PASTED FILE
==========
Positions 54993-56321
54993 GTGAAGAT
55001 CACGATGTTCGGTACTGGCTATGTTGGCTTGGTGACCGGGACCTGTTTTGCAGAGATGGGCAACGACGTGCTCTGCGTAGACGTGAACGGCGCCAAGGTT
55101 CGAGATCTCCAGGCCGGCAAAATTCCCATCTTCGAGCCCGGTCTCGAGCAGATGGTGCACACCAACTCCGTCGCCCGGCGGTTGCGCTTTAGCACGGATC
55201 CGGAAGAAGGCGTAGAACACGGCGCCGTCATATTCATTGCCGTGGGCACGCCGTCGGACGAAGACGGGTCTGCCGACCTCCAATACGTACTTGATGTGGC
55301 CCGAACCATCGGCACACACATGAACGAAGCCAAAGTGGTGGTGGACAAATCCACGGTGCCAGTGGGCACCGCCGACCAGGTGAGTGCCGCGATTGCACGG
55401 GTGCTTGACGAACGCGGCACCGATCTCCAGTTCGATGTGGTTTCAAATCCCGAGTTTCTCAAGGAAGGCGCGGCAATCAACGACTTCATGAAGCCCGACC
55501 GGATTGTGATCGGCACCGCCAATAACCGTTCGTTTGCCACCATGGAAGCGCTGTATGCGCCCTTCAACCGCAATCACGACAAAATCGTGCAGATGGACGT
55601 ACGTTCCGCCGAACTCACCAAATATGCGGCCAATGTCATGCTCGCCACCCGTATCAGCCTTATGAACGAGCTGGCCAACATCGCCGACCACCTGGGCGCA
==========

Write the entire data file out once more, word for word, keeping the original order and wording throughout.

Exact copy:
Positions 54993-56321
54993 GTGAAGAT
55001 CACGATGTTCGGTACTGGCTATGTTGGCTTGGTGACCGGGACCTGTTTTGCAGAGATGGGCAACGACGTGCTCTGCGTAGACGTGAACGGCGCCAAGGTT
55101 CGAGATCTCCAGGCCGGCAAAATTCCCATCTTCGAGCCCGGTCTCGAGCAGATGGTGCACACCAACTCCGTCGCCCGGCGGTTGCGCTTTAGCACGGATC
55201 CGGAAGAAGGCGTAGAACACGGCGCCGTCATATTCATTGCCGTGGGCACGCCGTCGGACGAAGACGGGTCTGCCGACCTCCAATACGTACTTGATGTGGC
55301 CCGAACCATCGGCACACACATGAACGAAGCCAAAGTGGTGGTGGACAAATCCACGGTGCCAGTGGGCACCGCCGACCAGGTGAGTGCCGCGATTGCACGG
55401 GTGCTTGACGAACGCGGCACCGATCTCCAGTTCGATGTGGTTTCAAATCCCGAGTTTCTCAAGGAAGGCGCGGCAATCAACGACTTCATGAAGCCCGACC
55501 GGATTGTGATCGGCACCGCCAATAACCGTTCGTTTGCCACCATGGAAGCGCTGTATGCGCCCTTCAACCGCAATCACGACAAAATCGTGCAGATGGACGT
55601 ACGTTCCGCCGAACTCACCAAATATGCGGCCAATGTCATGCTCGCCACCCGTATCAGCCTTATGAACGAGCTGGCCAACATCGCCGACCACCTGGGCGCA